122.1 The Torus and Music 

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The Constant Q Transform


(from B. Blankertz, H. Purwins, and K. Obermayer. Toroidal models of inter-key relations in tonal music. In VI. International Conference on Systematic and Comparative Musicology. Oslo, 1999) Emergence of ToMIR from Psychoacoustic Experiments and Analysis of Western Tonal Music

The torus on the left is a geometric representation of the inter-key relations of all major and minor keys, derived from psychoacoustic experiments by (Krumhansl and Kessler 1982) (shown in 3-dimensional representation). The torus on the right was derived solely from Alfred Cortot's recording of the Chopin Preludes, op. 28, by the technique of constant Q profiles. (shown in 2-dimensional representation: identify left and right border and upper and lower border). Deriving a ToMIR from Basic Harmonic Relations.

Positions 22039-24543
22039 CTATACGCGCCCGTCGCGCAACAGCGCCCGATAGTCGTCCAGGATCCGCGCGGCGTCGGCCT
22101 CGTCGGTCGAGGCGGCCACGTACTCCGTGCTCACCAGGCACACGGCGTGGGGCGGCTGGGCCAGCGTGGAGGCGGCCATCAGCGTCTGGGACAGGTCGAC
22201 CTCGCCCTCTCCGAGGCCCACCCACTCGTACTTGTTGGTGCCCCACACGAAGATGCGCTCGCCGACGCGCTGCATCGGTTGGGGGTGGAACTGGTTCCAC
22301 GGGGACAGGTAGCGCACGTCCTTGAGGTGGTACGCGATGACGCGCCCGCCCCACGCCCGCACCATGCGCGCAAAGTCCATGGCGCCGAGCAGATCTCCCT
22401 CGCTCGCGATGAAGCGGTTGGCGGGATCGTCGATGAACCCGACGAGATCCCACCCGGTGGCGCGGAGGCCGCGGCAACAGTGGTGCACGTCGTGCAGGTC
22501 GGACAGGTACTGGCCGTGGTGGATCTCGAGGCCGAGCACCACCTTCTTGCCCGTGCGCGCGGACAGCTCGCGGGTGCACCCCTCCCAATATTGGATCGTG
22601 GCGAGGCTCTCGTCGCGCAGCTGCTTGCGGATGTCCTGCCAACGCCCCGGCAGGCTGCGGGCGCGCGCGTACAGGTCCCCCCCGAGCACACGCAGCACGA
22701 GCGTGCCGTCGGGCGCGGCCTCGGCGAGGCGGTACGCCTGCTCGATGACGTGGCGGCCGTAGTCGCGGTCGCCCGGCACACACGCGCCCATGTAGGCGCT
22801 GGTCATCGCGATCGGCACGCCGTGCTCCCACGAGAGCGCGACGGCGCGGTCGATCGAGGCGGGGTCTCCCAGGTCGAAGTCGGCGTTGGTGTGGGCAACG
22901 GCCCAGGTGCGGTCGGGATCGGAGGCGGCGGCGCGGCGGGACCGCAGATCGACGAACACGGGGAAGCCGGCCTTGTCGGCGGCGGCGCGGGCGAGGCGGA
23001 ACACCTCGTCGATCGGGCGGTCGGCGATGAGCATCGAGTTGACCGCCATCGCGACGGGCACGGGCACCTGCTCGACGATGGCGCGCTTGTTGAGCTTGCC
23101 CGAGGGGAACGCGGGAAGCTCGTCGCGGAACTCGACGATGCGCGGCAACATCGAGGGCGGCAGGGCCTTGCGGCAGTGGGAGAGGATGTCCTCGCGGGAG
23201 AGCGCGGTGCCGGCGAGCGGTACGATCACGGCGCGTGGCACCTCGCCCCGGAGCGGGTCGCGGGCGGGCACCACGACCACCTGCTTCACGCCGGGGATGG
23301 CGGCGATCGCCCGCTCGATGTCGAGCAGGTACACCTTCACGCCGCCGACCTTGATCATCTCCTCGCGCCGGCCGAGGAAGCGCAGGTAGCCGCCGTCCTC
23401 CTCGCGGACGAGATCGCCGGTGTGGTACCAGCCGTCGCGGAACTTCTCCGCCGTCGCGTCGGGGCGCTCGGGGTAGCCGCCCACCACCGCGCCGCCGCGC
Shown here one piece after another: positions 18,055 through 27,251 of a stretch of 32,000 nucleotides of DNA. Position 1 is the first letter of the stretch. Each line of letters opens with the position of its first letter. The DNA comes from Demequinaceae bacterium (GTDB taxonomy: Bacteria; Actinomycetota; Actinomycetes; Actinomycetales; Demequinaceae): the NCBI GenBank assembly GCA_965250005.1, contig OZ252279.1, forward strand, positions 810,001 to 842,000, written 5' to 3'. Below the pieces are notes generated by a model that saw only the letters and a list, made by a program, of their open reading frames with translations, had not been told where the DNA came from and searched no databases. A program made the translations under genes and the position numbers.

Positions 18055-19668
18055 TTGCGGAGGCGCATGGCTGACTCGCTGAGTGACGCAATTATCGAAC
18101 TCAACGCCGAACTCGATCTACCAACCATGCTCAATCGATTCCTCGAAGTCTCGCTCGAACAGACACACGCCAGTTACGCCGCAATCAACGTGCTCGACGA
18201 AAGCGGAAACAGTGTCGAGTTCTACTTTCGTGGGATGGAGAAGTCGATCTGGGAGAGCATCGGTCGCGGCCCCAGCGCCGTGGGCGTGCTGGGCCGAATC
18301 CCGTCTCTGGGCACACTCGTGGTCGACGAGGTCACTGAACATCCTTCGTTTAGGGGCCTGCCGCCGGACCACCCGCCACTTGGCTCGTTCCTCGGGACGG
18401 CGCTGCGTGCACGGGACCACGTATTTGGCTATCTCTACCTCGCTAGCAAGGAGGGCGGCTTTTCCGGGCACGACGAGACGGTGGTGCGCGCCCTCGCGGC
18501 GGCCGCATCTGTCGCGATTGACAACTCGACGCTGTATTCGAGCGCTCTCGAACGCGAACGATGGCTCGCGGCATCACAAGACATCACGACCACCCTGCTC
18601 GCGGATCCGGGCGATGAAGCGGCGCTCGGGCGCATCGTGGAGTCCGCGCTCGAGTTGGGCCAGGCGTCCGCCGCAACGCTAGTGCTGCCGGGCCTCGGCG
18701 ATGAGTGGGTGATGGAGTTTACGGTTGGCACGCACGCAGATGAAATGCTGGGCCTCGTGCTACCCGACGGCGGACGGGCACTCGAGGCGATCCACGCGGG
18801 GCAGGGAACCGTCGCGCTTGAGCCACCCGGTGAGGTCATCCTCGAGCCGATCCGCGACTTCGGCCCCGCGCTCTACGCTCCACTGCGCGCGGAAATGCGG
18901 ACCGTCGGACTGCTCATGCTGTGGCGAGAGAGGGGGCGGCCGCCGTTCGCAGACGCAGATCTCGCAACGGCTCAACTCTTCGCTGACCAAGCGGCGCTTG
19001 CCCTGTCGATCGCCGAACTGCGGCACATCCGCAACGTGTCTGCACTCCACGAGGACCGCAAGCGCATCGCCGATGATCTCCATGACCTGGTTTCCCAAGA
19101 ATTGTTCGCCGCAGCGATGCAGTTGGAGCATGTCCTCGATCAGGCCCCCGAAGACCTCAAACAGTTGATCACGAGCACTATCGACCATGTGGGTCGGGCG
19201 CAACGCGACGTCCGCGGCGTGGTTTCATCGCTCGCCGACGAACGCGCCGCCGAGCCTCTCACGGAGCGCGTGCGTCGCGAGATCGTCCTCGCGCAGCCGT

Strip of key, derived from the charts of key regions in (Schoenberg 1969 ).

First Step: bending the strip three times.

Second step: Double appearances of minor keys are brought to accordance.

The borders of the tube show keys that are enharmonically equal. These are united by bending the tube and gluing together its ends. This gives a toroid surface around which the circles of fifths for major and minor keys wrap three times before joining themselves.


Krumhansl, C.L. and Kessler, E.J. 1982. Tracing the dynamic changes in perceived tonal organization in a spatial representation of musical keys, In Psychological Review 89(4): 334-368.

Schoenberg, A. 1969. Structural functions of harmony. Norton, New York. 2. ed.



Impossible Correspondence Index

Copyright. Robert Grace. 2002